(Image credit: Nicholas Sutrich / Android Central)

As the scores show, the Nothing Phone 2a's Dimensity 7200 Pro is the most power-efficient chipset, meaning the phone will deliver better battery life for heavy users. However, the ratio of performance-per-watt to throttled performance was in the Nothing Phone 1's favor.

The Pixel 7a scored the best compute score but only just slightly higher than the Nothing Phone 1. As you'll notice from the grey graph in the screenshots above, the Pixel 7a not only throttled the hardest, but it also throttled quickest of the three phones tested.

Is this an upgrade over a Pixel 6a?

The Tensor G1 in the Pixel 6a is roughly 30% faster than the Dimensity 7200 Pro inside the Nothing Phone 2a, but as you can see above, that only matters for a short period of time.

Of course, CPU performance isn't the only metric of the definition of an upgrade, but I wouldn't necessarily consider the Nothing Phone 2a an upgrade over the Pixel depending on your needs.

The display is certainly a lot better than the Pixel 6a's, as it gets much brighter — 1300 nits vs 800 nits — and is far more eye-friendly. It uses DC dimming at higher brightness levels and 2,140Hz PWM dimming below 50%. The Pixel 6a uses 240hz PWM at all brightness levels, which I personally find very uncomfortable.

The Nothing Phone 2a's display also has double the refresh rate of the Pixel 6a, making the phone feel a lot smoother even though the processor isn't as fast. I also noticed that Wi-Fi performance and network signal were stronger on the Nothing Phone 2a versus the Pixel 6a or 7a.

You'll get better battery life from the Nothing Phone 2a, and it charges a lot faster — 18W on the Pixel 6a vs 45W on the Nothing Phone 2a. Neither phone supports wireless charging.

But the Pixel camera will beat the Nothing Phone 2a camera any time of day. The Nothing Phone 2a camera system isn't bad at all, but there's no comparison to the Pixel camera in this price segment.

Is the bootloader unlocked?

No. The Nothing Phone 2a's bootloader is locked.

Does the plastic back scratch easily?

Abhinav on X was concerned about the plastic back, particularly if it scratches easily.

After using it for a week, I haven't found any blemishes on the phone at all. That being said, I was able to easily scratch the corner of the back with a key after I read your question.

Scratches on this phone will likely be less obvious than other plastic phones since this one uses a transparent back plate. If you're worried about it, you can purchase an official case at checkout on the website. Nothing also offers its own insurance plans that cover damage, also available for purchase at checkout on the website.

For me, the most annoying thing about the plastic back is that it's a massive dust magnet. I feel compelled to wipe the phone off every time I take it out of my pocket, and that's quite annoying. On the bright side, plastic makes it a very light phone.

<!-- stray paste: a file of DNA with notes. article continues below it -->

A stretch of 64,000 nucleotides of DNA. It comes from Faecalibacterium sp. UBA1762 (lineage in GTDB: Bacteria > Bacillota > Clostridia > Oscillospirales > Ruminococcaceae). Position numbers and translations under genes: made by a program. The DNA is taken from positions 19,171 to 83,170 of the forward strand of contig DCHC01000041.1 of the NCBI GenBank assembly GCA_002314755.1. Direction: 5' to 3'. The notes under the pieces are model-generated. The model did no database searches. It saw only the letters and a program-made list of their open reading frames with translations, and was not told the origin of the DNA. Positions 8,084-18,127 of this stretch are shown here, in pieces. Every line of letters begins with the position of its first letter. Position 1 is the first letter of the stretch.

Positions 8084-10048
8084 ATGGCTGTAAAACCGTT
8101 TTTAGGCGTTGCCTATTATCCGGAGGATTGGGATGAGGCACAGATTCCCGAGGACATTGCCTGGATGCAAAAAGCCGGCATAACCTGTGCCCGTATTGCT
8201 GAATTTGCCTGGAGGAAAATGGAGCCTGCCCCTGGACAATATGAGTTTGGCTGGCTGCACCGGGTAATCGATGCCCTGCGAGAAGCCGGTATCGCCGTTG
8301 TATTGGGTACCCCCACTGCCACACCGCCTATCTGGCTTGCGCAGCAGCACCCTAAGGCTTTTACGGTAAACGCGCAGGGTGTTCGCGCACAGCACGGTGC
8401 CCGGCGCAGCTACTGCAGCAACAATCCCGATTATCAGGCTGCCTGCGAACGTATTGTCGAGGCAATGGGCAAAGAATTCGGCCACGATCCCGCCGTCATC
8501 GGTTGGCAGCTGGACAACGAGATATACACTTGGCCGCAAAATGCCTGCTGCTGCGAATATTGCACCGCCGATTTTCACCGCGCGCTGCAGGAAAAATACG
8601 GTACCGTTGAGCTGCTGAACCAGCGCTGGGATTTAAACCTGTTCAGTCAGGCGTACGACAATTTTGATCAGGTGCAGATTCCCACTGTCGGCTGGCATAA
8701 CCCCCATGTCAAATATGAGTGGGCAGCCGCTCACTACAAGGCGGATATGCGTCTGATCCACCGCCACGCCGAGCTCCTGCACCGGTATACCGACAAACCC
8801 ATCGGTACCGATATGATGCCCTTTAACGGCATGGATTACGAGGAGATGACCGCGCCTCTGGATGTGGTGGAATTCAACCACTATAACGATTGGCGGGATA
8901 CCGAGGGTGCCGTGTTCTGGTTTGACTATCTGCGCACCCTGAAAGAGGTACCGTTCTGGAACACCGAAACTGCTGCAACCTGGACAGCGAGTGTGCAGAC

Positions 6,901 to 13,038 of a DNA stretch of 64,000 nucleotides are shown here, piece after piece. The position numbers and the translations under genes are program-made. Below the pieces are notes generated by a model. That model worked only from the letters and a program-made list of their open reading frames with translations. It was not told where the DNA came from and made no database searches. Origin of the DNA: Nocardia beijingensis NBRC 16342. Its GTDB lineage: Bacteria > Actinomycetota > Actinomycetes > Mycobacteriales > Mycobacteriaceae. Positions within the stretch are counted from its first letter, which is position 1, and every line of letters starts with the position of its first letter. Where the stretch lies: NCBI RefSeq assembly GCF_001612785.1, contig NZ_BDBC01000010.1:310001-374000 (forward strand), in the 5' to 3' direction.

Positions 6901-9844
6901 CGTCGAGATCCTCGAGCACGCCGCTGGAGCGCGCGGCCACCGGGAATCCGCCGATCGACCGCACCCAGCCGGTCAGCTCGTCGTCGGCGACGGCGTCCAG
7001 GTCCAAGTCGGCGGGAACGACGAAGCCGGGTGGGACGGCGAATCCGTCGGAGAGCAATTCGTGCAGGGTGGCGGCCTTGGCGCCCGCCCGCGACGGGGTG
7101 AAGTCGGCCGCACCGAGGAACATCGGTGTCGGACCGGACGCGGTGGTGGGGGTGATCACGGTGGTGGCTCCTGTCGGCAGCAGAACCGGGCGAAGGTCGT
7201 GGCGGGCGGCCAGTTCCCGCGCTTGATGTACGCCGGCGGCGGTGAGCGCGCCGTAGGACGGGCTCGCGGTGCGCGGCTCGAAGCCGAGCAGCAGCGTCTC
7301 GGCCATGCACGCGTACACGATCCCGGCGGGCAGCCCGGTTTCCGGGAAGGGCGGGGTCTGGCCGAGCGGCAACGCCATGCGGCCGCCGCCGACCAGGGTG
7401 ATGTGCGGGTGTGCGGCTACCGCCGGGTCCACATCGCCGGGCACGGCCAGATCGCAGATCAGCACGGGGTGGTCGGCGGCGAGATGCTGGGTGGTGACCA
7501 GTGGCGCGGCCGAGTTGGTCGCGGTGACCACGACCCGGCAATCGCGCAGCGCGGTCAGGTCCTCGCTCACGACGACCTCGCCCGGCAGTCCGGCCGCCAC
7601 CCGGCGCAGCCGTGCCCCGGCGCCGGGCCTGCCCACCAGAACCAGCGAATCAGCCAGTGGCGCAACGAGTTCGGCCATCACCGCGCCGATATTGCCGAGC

How good is the camera?

Manav astutely wondered if the camera was worth using, and my general answer is that it is. The camera regularly surprised me, and I found that it was a better performer than the Phone 2. It also traded blows with the Pixel 7a in some tests, but I'd say the Pixel 7a has a better overall camera system.

This one sports a main 50MP sensor plus a 50MP ultrawide sensor on the back, so it's a fairly versatile camera. You can zoom to 2x without losing detail, but quality degrades beyond that.

The photos above compare the Nothing Phone 2a, Nothing Phone 2, and Google Pixel 7a. The Nothing Phone 2a's main camera does a better job in low lighting than the Nothing Phone 2 and trades blows with the Pixel 7a in the same conditions.

The ultrawide camera is a little softer than the Pixel 7a. Likewise, the front-facing camera seems to be a tiny bit softer than the Nothing Phone 2. Otherwise, this is an admirable camera and very impressive for a $350 phone.

Full review coming soon

We know you've probably got even more questions about the Nothing Phone (2a), but don't worry! Our full review is coming soon and will cover all the rest of the experience with Nothing's first budget-priced phone.

Nicholas Sutrich
Senior Content Producer — Smartphones & VR
Nick started with DOS and NES and uses those fond memories of floppy disks and cartridges to fuel his opinions on modern tech. Whether it's VR, smart home gadgets, or something else that beeps and boops, he's been writing about it since 2011. Reach him on Twitter or Instagram @Gwanatu